$500m ‘Museum of the Bible’ opens in Washington DC

Critics question its huge cost amid questions over artefact authenticity

Museum of the Bible, Washington DC
(Image credit: Saul Loeb/Getty Images)

This week, an opulent new tourist attraction, the “Museum of the Bible”, will open its doors to the public in Washington DC. It has been built at an eye watering cost of $500 million (£378 million).

The museum, which celebrates its grand opening today, is privately funded by Steve Green, an evangelical Christian and owner of the arts and crafts retail chain Hobby Lobby. The museum will feature a “huge array of artefacts both from Green’s private collection and from traveling exhibits from around the world”, writes Travel and Leisure.

The opening of the museum’s Book of Genesis-inscribed doors has prompted a vast range of responses.

Subscribe to The Week

Escape your echo chamber. Get the facts behind the news, plus analysis from multiple perspectives.

SUBSCRIBE & SAVE
https://cdn.mos.cms.futurecdn.net/flexiimages/jacafc5zvs1692883516.jpg

Sign up for The Week's Free Newsletters

From our morning news briefing to a weekly Good News Newsletter, get the best of The Week delivered directly to your inbox.

From our morning news briefing to a weekly Good News Newsletter, get the best of The Week delivered directly to your inbox.

Sign up

Some have expressed their approval:

See more
See more
See more

Others have questioned the museum’s cost of construction.

See more
See more
See more

The museum has been the subject of several other controversies in recent months.

Experts on biblical artefacts have stepped forward to question the authenticity of some of the museum’s exhibits. The Chronicle of Higher Education writes that “on the fourth floor of the museum, there is an impressively grand section dedicated to the Dead Sea Scrolls, including from books of the Hebrew Bible that were hidden in caves for centuries until they were stumbled on in 1947 by a Bedouin boy.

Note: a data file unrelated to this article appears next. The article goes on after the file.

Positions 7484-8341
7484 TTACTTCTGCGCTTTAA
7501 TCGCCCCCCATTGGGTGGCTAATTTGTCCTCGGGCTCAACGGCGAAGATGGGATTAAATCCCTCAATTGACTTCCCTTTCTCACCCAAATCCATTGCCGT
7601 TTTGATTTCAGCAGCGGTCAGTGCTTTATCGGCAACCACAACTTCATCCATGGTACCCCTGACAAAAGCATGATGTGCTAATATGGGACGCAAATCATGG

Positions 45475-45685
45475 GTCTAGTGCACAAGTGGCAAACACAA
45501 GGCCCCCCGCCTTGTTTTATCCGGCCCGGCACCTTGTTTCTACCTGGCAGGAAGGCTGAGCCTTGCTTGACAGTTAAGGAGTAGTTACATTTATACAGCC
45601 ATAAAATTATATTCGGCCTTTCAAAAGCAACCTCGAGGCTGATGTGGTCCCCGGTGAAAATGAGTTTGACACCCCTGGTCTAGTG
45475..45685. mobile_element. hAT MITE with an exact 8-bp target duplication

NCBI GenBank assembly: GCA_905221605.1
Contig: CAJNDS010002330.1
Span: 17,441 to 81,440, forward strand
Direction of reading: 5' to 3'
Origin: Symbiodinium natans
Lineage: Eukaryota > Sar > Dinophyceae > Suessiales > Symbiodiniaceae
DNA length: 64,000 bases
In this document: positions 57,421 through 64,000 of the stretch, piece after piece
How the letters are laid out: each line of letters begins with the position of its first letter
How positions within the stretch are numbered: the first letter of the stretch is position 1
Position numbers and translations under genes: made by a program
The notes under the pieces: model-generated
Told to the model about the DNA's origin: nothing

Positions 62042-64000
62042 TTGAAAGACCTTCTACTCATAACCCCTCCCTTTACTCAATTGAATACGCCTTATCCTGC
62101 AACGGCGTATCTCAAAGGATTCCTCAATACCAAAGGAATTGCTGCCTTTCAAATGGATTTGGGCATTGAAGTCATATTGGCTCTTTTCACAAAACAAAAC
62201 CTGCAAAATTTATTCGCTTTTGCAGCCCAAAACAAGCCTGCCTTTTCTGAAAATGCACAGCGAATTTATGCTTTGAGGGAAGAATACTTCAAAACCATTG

“But a number of biblical scholars believe that most if not all of the Dead Sea fragments sold since 2001 — which would include those purchased by Green — are modern forgeries.

“In a recent article published in the journal Dead Sea Discoveries, Kipp Davis, a research fellow in Hebrew Bible at Trinity Western University, concluded that at least six of the 13 fragments owned by Green are almost certainly fake.”

Furthermore, accusations of artefact smuggling have hung over Green dating back to 2011. In July this year, Green’s Hobby Lobby chain agreed to return more than 5,000 items and pay a $3m settlement after the Department of Justice accused the firm of smuggling antiquities taken from Iraq, reports the Washington Post.

“The US Justice Department investigated Hobby Lobby for importing ancient Mesopotamian cuneiform fragments and bullae of Iraqi origin that were falsely labelled as Turkish tile samples and valued at $300”, the Art Newspaper adds. “Green’s lawyers said that he was a new collector and unschooled in US import rules.”

To continue reading this article...
Continue reading this article and get limited website access each month.
Get unlimited website access, exclusive newsletters plus much more.
Cancel or pause at any time.
Already a subscriber to The Week?
Not sure which email you used for your subscription? Contact us